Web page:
- Discuss your specific rhetorical situation and related choices: In other words: answer the question “why?” Why did you decide to write in the genre you did? Why did you choose the audience you did? Why did you decide to talk about this particular aspect of your research? What is the purpose of your piece?
- Explain your choice of genre and how you worked within its conventions. Maybe you created a photo essay. An accompanying statement—in which you explain why you found the photo essay to be the best way to communicate your ideas —would go a long way toward helping your viewers get the most out of your work
- Reflect on how it went. Use this as an opportunity to look back at your composition and evaluate the extent of your achievement as well as note what you would have done differently or better.
*Note: This should be a fluid, cohesive document that reflects on and justifies the rhetorical choices in your New Genre Project. Do not just merely answer each question in list form.
- Genre: Whatever you choose must actually fit in that genre. A video that’s just a single picture for two minutes isn’t a video because it doesn’t move; it doesn’t engage us the way a video/film should. When you write your proposal, you’ll have a chance to set up what the rules and conventions are for that genre.
- Appropriateness for audience: If you’re doing something for 4th grade students, it shouldn’t be full of graduate school words. Appropriate means word choice, approach to topic/issue, use of visuals if you use them – does the way you “wrote” your genre piece fit what would work best for this audience?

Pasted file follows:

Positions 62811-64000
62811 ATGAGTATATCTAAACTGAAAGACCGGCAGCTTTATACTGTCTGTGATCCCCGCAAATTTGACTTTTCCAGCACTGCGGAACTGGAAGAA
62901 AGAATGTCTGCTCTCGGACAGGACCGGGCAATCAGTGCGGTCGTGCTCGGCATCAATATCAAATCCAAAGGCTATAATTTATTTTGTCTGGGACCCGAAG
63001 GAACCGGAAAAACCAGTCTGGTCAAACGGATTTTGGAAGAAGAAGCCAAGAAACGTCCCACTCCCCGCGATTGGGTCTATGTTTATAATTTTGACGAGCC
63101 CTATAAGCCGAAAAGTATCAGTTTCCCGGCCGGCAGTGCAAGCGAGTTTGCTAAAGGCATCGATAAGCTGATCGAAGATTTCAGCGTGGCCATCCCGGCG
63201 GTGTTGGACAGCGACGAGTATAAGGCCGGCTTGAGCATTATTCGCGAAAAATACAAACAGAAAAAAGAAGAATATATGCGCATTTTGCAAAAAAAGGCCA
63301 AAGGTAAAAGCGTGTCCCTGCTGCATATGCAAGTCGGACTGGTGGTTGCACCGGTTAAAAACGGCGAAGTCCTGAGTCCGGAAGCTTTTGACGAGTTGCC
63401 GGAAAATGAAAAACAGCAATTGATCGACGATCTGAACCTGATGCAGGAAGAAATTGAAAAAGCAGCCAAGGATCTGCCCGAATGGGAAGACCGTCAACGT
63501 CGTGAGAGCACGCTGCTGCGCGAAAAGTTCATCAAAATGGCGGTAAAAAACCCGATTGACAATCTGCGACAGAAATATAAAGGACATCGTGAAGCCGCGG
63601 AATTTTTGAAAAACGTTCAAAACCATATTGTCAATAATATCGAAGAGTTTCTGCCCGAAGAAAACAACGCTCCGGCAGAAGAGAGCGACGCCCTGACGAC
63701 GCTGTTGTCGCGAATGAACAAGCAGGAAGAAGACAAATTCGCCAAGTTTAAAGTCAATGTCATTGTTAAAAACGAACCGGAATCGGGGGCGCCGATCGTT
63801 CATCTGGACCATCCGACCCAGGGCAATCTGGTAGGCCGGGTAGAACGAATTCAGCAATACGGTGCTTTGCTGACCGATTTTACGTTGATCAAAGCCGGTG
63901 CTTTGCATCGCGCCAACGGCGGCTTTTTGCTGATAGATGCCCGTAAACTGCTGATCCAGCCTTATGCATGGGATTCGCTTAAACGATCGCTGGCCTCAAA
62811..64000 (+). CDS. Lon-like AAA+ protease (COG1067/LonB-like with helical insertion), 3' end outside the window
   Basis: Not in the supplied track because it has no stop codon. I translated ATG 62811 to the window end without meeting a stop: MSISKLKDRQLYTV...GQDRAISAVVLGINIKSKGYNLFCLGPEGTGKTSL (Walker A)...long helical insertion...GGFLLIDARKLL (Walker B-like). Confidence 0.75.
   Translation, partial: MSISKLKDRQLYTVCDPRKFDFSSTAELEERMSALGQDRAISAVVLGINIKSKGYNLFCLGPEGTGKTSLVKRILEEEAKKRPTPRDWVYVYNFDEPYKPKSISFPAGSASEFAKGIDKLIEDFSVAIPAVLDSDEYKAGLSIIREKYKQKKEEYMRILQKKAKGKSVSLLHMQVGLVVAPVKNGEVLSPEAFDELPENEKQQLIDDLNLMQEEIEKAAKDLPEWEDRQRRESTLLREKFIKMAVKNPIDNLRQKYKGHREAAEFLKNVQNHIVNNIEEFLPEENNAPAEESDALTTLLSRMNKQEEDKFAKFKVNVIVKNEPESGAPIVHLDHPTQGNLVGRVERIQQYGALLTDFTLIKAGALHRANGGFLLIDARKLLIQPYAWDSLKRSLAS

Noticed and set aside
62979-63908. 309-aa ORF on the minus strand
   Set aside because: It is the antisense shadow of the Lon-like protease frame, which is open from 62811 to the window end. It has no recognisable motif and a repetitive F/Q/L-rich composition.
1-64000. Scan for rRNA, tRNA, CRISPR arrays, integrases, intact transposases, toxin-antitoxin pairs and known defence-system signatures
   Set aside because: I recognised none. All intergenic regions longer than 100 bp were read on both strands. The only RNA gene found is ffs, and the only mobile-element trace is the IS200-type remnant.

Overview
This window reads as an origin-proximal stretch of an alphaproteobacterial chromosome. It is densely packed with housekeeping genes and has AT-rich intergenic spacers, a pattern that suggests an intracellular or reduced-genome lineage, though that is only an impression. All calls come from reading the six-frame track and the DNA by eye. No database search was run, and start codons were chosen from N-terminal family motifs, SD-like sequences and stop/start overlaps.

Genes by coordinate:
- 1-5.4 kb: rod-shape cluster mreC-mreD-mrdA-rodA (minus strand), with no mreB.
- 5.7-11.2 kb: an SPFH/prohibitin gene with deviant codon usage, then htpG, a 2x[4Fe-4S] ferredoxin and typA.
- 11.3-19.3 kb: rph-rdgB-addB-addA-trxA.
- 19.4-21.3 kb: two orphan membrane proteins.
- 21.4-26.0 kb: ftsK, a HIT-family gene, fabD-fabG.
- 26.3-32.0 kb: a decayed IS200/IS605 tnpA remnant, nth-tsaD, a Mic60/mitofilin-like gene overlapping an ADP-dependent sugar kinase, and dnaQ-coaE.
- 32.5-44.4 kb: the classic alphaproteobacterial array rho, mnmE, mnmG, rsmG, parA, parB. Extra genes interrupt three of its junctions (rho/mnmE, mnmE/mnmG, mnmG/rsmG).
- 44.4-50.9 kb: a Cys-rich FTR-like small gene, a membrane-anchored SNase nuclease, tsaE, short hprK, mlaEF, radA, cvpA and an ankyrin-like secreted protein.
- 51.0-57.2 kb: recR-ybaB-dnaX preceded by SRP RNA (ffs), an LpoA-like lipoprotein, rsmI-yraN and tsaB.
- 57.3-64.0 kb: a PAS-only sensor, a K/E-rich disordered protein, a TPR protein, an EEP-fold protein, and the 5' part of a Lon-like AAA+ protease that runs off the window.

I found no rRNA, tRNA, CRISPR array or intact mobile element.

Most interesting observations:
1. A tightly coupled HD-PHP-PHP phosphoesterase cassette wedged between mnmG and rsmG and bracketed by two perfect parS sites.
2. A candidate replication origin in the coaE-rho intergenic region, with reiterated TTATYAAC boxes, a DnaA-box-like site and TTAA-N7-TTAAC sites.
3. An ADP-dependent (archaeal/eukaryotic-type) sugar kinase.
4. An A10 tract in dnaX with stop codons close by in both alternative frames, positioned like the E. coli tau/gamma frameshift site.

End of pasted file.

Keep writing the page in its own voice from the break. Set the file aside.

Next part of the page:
- Effectiveness of message: We’ll share these in class so you’ll get a chance to see if you got your point across. Did it fulfill your purpose?
- Length/Timeliness: The genre piece can be whatever length it needs to be based on the conventions of the genre.
- Reflection: Did you thoughtfully reflect on your process, even if things didn’t turn out quite how you wanted?
- Clarity: sentence structure, grammar, and punctuation
Helpful resources for composing in various genres:
The NYT has an entire list of “Mentor Texts” that help you write articles like a sports article and a personal health column. It’s quite useful. It can be found here: https://www.nytimes.com/column/learning-mentor-texts
The New York Times on creating a Podcast:
More resources for creating texts:
Free music: https://www.purple-planet.com/
Free sound effects: http://soundbible.com/free-sound-effects-1.html
Copyright safe images (photos, clip art, etc): https://search.creativecommons.org/
Stock videos (and photos): https://www.pexels.com
Illustrations you can manipulate: https://undraw.co/illustrations
https://www.canva.com/ is a mostly free (especially if you upload your own images) design program that does everything from posters and banners to storyboards and comic strips. A real go-to tool for a lot of people.
Posters, infographics, etc.:
- https://www.canva.com/ The images with crowns on them are extra, but Canva is free if you use your own images.
- https://piktochart.com/ The free version has a 40MB image upload limit.
Online comic maker: https://www.makebeliefscomix.com/
Audio creator/editor: https://www.audacityteam.org/ [easy to use with a full range of tools, lots of videos about how to use it]
- Here’s a review about free audio editing software https://www.techradar.com/news/the-best- free-audio-editor
- https://screencast-o-matic.com/ Screencast-o-matic is free if you want to do screen capture videos from your laptop (note: 15 minute max time).
- YouTube Studio will give you lots of tutorials about how to create videos